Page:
In my previous article, Improving Bulk User Creation in AEM 200x, I discussed how we improved a process importing thousands of groups and users into Adobe Experience Manager. This drastic speedup enabled our project to pass the development tests and we looked good going into production.
Unfortunately, as soon as we got access to the production user set, we ran into another performance trap. Our non-production data set had approximately 2,000 groups, while production had more than 4,000. Even worse, there were a factor fewer user <-> group associations in non-production. The production data had nearly 100,000,000 user <-> group associations, while non-production only had less than a tenth as many.
While our user creation job would complete in approximately 30 minutes, the job to synchronize group members took over a week to complete.
Observing the job execution, the job always followed the same pattern, the job would make hundreds of changes / second for approximately the first 30 minutes, completing up to half of the updates, but then performance would drop, leading to only a handful of updates per second for the remaining execution time, which took days.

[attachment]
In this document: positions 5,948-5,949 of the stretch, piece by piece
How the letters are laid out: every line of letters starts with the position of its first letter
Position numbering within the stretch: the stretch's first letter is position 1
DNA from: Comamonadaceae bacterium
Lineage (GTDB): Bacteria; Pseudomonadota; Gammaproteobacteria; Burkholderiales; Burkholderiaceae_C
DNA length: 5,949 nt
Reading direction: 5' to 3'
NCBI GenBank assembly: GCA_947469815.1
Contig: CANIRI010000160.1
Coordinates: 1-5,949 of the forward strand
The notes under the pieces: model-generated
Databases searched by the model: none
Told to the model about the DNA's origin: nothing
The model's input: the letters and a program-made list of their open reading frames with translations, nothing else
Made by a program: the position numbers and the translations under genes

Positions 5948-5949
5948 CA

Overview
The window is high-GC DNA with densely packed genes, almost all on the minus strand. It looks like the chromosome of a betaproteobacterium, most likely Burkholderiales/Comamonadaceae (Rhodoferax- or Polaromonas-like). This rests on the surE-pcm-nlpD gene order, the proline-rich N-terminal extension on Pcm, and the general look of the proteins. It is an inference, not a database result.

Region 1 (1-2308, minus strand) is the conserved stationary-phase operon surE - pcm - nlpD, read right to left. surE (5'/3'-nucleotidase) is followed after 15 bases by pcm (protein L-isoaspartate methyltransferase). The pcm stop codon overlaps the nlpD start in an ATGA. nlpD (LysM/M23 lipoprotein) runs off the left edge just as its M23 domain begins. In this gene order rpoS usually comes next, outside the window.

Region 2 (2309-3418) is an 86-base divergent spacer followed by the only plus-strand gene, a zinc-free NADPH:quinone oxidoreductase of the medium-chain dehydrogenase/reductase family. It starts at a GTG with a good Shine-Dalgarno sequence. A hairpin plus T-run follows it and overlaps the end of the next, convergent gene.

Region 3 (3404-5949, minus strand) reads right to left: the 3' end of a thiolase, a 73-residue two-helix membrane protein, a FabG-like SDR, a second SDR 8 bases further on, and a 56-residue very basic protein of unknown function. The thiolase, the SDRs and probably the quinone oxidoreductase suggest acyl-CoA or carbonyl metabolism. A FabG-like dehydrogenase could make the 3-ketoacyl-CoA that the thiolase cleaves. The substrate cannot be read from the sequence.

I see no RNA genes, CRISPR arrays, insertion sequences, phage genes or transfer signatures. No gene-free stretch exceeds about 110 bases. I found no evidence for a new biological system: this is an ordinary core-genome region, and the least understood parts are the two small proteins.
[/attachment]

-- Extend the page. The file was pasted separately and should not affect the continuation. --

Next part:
Our first attempt was to optimize the existing code, however pretty soon we found that micro-optimizations weren’t going to get us past the blocking problem, it took too long to add the members to the group, so we got creative on looking for different solutions.
Solution Attempt #1 – Multi-Threading
Our first fix attempt was to create multiple threads, each to handle the membership for a single group, thinking that the problem was that there were particular groups causing the performance problems and if we could get around those groups, we could resolve the issue.
On our local environments, against the non-production data, this seemed like a fix, however, it was shredded when running against the production data set and indeed ran worse than our initial single-threaded solution.
Interestingly, we found that this actually causes significant I/O blocking due to excessive reads, unfortunately, our limited monitoring was not able to determine what was being read so much.